Joining Attribution Layers to Shapefiles in CAD

As discussed in my previous posts, CAD to GIS integration is a bit messy at times and needs some creative workarounds to make the data usable.  This post will discuss how to combine polygons and attribution layers in GIS to make the labels look better and to possibly join to other data tables.  The demo requires AutoCAD Map 3D or the ArcGIS for AutoCAD Extension, in order to export from CAD to SHP.

Step One:  Export the Rooms Shapefile and Attribution Shapefile from AutoCAD

Type MAPEXPORT in the dialog box and name your shapefile.  Next, select the layers you want to export and the data type.  You should do this twice- once for rooms and once for Attribution.  Obviously, rooms need to be exported as polygons while the attributions should be exported as points.  Save the files and open them in your GIS Software.


Step Two: Split the Attribution String at Each New Line

Open the Attribute Table for Attribution Point data and add new fields for however many lines there are in your attribution.  Use your judgement to make them the appropriate data type.  Then open the Field Calculator and use the .split() Python function to get the data from each line.  You are using this script to split on every \n (new line) and ask for whatever line you need.  For example, [TEXTSTRING].split(‘\n’)[0]  will return the first line and [TEXTSTRING].split(‘\n’)[1] will return the second.  Do this so the data is split up and organized before we join to the polygon.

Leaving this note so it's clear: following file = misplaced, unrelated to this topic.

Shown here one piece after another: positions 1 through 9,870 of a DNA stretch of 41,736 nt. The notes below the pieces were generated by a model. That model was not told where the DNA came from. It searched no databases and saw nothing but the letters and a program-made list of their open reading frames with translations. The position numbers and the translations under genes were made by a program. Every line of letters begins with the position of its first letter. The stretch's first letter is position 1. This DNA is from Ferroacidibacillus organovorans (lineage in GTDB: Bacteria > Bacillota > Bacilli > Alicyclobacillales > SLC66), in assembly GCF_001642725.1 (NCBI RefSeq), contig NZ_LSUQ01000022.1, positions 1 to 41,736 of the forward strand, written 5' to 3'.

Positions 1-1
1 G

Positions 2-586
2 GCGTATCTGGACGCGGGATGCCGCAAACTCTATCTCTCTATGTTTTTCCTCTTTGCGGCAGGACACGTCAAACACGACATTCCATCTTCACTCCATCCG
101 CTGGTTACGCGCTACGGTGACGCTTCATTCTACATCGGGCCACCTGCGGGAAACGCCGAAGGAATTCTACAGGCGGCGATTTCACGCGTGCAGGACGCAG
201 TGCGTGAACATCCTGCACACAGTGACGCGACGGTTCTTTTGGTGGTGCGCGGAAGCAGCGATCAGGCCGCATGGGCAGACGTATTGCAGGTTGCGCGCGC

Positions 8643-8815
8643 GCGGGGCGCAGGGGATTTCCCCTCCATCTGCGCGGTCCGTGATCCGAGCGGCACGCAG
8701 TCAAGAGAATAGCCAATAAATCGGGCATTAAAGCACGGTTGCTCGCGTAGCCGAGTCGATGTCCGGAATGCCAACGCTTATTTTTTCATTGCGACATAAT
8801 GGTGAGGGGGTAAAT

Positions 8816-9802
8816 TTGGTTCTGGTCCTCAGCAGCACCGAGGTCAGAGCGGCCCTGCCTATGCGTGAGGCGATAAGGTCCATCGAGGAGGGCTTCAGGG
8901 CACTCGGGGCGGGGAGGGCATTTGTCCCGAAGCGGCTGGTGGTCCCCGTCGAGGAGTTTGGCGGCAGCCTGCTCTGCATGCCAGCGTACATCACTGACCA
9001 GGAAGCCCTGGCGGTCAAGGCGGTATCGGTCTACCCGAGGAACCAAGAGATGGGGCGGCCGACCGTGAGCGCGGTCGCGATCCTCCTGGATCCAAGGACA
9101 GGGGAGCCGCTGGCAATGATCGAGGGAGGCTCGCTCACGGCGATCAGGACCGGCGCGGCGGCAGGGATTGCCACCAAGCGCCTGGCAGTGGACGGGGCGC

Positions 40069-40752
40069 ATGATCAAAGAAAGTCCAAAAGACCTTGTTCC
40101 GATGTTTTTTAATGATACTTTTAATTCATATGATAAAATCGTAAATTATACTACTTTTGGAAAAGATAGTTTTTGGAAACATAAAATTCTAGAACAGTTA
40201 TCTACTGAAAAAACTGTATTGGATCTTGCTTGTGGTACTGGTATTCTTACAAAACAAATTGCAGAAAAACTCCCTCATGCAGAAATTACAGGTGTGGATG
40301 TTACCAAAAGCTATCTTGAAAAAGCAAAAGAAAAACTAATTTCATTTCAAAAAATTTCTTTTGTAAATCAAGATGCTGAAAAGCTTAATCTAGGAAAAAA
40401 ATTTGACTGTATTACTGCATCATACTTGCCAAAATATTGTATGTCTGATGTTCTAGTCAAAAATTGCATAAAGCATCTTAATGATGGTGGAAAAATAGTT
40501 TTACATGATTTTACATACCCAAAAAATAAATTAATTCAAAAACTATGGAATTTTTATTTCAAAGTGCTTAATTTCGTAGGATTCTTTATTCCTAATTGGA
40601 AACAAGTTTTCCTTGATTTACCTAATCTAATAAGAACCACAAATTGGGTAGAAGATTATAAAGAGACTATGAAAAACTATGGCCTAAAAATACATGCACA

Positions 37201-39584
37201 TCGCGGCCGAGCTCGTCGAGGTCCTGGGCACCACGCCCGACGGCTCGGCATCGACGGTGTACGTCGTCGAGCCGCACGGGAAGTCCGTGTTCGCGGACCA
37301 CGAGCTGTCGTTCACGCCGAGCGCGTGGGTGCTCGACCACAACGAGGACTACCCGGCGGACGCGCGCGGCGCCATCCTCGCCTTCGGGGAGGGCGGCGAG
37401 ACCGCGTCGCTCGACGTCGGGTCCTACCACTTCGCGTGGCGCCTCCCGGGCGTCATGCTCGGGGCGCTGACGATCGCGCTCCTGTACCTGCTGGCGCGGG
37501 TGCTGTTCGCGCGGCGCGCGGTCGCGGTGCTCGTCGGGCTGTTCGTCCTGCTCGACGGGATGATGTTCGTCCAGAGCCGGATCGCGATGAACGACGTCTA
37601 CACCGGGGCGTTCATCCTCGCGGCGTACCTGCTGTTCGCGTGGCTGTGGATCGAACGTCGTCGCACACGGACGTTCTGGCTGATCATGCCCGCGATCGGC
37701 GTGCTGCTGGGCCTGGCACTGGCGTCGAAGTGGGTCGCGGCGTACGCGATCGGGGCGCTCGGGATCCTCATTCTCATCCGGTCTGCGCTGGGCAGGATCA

Step Three: Run a Spatial Join

Spatial Join can be found in the Toolbox->Analysis Tools->Spatial Join.  Put the Polygons as the Target Feature and the Attribution as the Join Feature.  Join One-to-One using the Intersect Match Option.  Make sure all fields are selected to join in the dialog box.  Run the spatial join and a new polygon layer should appear in a few seconds.

Step Four: Connect to Other Data using Attribution Info (If Possible)

If your attribution included your unique identifier (such as a Room Number or Object ID), you can now use that to connect to other data.  The CAD attribution I was working with contained the Room Number which I used to connect to our Archibus database to join all the data from the database.



BEFORE: Labels look off-center and are actually a separate layer than the polygon rooms


After: Labels are centered and only contain the Room Name because we split the information into different layers (Step 2)

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